Sep 24, 2015

What Is Falun Gong? Amid Xi Jinping Visit to US, Chinese Spiritual Movement Still Persecuted

International Business Times
Elizabeth Whitman @elizabethwhitty
September 23, 2015

Falun Gong demonstrators meditate during the U.N. General Assembly session in New York in 2013
As Chinese President Xi Jinping embarked this week on his first tour of the U.S. as China's head of state, protesters geared up to call attention to a spate of human and civil rights violations by Chinese authorities. One of the most persistent groups of those protesters, including several dozen outside Xi’s hotel in Seattle Tuesday, comes from Falun Gong, a spiritual movement whose persecution remains official policy in China.

Falun Gong, or the Practie of the Wheel of Dharma, was founded in 1992 as a religious or spiritual movement that includes ritual exercise and meditation to achieve mental and physical health. Also referred to as Falun Dafa, the practice has roots in Buddhism, Taoism and Confucianism, but because of Chinese de facto restrictions on religious practices — the constitution allows for “freedom of religious belief,” even as the government persecutes a number of religions and ethnic groups — members have posited Falun Gong as being secular.

Nevertheless, in 1999, at which point Falun Gong had at least 70 million adherents, the Chinese government denounced it as a cult out of fear of its growing influence. It arrested some 100 leaders and sentenced many to years in prison. The government has listed Falun Gong as one of the groups whose members deploy religion “as a camouflage, deifying their leading members, recruiting and controlling their members, and deceiving people by molding and spreading superstitious ideas, and endangering society,” according to the Council on Foreign Relations.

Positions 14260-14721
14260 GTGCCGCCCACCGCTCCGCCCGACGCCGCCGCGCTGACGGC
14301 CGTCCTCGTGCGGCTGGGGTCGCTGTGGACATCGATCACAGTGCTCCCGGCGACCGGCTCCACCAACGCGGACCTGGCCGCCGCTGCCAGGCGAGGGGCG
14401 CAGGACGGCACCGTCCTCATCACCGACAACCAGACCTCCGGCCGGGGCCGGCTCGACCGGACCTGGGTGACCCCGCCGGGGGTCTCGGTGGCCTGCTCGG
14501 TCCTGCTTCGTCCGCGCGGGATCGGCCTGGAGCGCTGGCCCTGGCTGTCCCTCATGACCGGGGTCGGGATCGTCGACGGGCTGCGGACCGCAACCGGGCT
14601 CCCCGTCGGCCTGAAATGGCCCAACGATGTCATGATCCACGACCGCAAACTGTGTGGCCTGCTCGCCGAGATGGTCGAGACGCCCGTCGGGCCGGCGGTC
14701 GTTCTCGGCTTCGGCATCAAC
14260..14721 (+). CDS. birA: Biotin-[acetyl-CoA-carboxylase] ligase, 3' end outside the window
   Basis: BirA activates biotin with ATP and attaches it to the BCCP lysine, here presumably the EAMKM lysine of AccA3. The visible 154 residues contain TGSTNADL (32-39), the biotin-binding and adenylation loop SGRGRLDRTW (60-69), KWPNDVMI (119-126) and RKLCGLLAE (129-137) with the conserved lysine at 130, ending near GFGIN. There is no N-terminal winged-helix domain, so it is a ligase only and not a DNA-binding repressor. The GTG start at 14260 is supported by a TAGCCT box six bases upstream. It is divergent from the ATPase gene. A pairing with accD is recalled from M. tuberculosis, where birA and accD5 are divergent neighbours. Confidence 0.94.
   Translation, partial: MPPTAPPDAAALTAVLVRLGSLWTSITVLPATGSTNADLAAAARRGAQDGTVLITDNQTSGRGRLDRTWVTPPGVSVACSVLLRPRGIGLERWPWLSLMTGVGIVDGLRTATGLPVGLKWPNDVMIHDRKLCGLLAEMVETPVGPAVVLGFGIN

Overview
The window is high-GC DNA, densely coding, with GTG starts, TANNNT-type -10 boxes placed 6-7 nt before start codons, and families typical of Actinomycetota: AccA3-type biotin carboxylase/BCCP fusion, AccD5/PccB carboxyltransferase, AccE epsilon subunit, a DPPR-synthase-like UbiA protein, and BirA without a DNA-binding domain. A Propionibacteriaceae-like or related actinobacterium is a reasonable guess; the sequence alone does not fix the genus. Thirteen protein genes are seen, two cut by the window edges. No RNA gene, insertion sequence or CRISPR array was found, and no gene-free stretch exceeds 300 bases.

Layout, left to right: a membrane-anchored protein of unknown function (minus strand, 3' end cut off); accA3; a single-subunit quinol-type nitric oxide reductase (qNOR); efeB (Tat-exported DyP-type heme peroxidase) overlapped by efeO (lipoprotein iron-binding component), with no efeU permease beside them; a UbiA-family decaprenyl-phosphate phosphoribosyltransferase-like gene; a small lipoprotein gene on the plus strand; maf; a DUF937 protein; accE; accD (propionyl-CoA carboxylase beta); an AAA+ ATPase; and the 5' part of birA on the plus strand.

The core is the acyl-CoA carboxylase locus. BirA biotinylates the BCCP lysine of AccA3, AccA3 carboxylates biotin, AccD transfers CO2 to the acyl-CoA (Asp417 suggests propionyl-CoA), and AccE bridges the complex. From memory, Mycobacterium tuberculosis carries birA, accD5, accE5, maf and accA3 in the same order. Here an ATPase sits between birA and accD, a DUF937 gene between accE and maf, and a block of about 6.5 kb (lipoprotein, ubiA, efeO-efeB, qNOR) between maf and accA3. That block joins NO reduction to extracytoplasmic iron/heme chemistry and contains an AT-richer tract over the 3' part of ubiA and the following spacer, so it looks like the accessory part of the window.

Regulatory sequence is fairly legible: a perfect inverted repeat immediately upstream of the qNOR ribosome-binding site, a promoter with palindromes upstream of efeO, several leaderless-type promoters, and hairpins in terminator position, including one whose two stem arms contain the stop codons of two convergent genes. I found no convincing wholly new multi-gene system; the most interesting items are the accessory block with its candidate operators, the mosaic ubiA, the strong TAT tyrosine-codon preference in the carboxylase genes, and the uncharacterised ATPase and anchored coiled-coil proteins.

Chinese Communist Party documents from 2015 show that current official policy still calls for “prevention and handling of ‘heterodox religions’ in 2015,” the Epoch Times reported Sunday. Official documents also described an initiative to close off communication between members of the movement inside and outside China.

In 2006, during a visit by former Chinese President Hu Jintao, a Falun Gong protester interrupted a White House reception, shouting, “Stop persecuting Falun Gong,” the New York Times reported. Meanwhile, Hu continued to speak calmly of U.S.-Chinese relations, as depicted in the video below:

More recently, in March, members of Falun Gong claimed a Queens-based organization with ties to the Chinese Communist Party was attacking and threatening them, the New York Post reported. And at an annual rally in July, adherents gathered at the U.S. Capitol in Washington, D.C., displaying banners that condemned China’s crackdown on Falun Gong.

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